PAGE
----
Whilst language has been briefly touched on, lets not forget about dialects. Also, what kind of accents do people have? Even among those who speak the same native language, regional dialect can affect communication. Then throw in anyone who speaks it as a second language and are learning.
Is your culture very scientific? Do they call in the local priest to heal? Also, is there magic in your world that does the healing? Are there holy women? How does your civilization deal with sickness? Do they believe it to be a demon displeased with your actions? Or in the millions of tiny bacterium that riddle your body with symptoms? How does your world deal with outwardly obvious wounds? Do they clean a wound with fish oil? So many possibilities!
How does your culture fight in combat? Do they march across fields and engage in hand to hand? Is there guerrilla warfare? What rituals are centered around war? Is it glorified? Avoided? How are private disputes settled? Is there dueling or boxing? Is your society completely pacifist?
As I mentioned above, this concludes my world building series. Did I leave anything out? Oh yeah, I’m sure of it. Hopefully this will get you started and can help your world develop and flesh out until it evolves and grows on its own. This certainly doesn’t mean I won’t make other posts in the future relating to world building, but this is it for now! Thanks for sticking around and in the future I’ll see about making up some worksheets to get you started. Until next week!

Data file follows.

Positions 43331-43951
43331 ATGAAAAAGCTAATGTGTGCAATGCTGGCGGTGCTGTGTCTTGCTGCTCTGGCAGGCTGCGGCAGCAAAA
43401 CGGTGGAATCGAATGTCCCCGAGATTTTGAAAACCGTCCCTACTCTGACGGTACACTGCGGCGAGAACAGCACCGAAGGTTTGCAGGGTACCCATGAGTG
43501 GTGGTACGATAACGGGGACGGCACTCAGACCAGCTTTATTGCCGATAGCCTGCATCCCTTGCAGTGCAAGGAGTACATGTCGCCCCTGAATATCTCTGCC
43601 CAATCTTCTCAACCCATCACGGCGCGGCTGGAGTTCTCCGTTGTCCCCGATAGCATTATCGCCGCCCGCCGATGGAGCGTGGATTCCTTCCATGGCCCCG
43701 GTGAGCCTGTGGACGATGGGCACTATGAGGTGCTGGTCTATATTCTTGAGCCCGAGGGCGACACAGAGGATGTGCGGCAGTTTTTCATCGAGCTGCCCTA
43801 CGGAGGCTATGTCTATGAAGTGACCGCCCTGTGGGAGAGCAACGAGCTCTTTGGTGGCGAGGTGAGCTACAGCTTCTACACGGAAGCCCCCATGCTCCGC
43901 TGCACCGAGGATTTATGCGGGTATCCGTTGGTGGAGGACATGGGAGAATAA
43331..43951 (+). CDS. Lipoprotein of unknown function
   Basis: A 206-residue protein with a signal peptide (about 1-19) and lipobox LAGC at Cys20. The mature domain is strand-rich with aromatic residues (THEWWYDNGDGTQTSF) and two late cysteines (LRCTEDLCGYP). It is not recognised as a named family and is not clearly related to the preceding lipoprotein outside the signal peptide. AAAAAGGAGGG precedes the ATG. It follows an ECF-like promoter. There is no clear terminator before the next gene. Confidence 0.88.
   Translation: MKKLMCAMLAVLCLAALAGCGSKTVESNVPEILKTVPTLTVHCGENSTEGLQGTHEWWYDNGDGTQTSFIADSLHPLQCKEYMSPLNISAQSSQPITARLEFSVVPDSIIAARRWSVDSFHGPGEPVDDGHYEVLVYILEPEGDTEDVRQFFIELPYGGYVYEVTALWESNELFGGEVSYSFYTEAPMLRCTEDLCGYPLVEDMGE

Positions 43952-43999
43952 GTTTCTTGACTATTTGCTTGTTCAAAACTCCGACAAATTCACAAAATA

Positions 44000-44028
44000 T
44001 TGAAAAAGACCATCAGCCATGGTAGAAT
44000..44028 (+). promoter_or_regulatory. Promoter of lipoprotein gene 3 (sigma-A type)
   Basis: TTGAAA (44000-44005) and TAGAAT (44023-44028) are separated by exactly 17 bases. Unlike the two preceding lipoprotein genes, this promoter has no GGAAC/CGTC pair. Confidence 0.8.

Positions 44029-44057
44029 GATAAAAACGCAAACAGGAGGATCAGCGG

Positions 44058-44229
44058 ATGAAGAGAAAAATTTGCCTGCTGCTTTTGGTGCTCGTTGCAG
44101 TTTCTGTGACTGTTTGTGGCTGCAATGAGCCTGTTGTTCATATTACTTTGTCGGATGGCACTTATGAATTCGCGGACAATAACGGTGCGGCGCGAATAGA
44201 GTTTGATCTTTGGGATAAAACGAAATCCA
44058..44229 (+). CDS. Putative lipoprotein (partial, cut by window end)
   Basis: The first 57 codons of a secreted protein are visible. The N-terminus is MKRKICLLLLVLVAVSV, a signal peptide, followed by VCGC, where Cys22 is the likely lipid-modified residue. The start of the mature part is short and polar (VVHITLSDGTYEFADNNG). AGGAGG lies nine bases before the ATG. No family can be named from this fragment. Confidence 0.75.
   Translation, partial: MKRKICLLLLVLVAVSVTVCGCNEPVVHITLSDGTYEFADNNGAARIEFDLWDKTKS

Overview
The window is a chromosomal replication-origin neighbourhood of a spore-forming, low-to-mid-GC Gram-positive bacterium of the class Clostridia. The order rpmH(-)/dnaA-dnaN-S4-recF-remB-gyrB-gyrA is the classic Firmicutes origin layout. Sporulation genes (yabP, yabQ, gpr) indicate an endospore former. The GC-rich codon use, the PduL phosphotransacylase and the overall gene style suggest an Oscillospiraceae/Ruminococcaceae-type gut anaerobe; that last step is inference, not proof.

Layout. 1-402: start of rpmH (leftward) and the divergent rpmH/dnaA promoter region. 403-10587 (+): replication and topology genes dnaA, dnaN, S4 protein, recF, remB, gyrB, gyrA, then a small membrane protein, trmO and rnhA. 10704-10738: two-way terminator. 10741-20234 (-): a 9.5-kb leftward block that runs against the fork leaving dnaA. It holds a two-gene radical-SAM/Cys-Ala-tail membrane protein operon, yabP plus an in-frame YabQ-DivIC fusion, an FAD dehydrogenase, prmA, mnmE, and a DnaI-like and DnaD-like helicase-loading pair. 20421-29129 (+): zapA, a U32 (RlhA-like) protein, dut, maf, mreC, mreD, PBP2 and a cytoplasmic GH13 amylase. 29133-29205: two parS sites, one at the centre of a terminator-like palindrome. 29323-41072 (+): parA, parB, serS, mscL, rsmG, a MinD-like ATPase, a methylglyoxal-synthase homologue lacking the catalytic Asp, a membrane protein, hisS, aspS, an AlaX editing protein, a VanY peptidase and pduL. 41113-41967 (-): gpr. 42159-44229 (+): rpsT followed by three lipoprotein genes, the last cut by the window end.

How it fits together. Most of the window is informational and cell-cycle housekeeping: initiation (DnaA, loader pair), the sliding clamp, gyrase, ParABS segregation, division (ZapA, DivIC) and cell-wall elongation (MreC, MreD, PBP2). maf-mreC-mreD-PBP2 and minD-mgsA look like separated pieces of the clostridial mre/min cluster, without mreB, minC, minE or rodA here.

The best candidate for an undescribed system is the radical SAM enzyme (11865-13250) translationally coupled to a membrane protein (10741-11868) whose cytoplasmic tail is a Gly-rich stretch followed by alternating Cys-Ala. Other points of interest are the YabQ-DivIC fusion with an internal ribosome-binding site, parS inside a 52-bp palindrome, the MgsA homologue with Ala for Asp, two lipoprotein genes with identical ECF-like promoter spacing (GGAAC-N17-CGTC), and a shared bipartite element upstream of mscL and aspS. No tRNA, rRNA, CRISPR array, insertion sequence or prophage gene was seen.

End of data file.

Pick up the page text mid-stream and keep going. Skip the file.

World Building Part 1: Basics
World Building Part 2: Religion
World Building Part 3: Nation Creation
World Building Part 4: Government
World Building Part 5: Calendar
World Building Part 6: Map Making
Added 06/13/2016 World Building Part 8: Floor Plans & Architecture
Added 10/24/2016 World Building Part 9: Creatures
Added 11/21/2016 World Building Part 10: Science!
Added 12/12/2016 World Building Part 11: Medicine
Added 01/09/2016 World Building Part 12: Names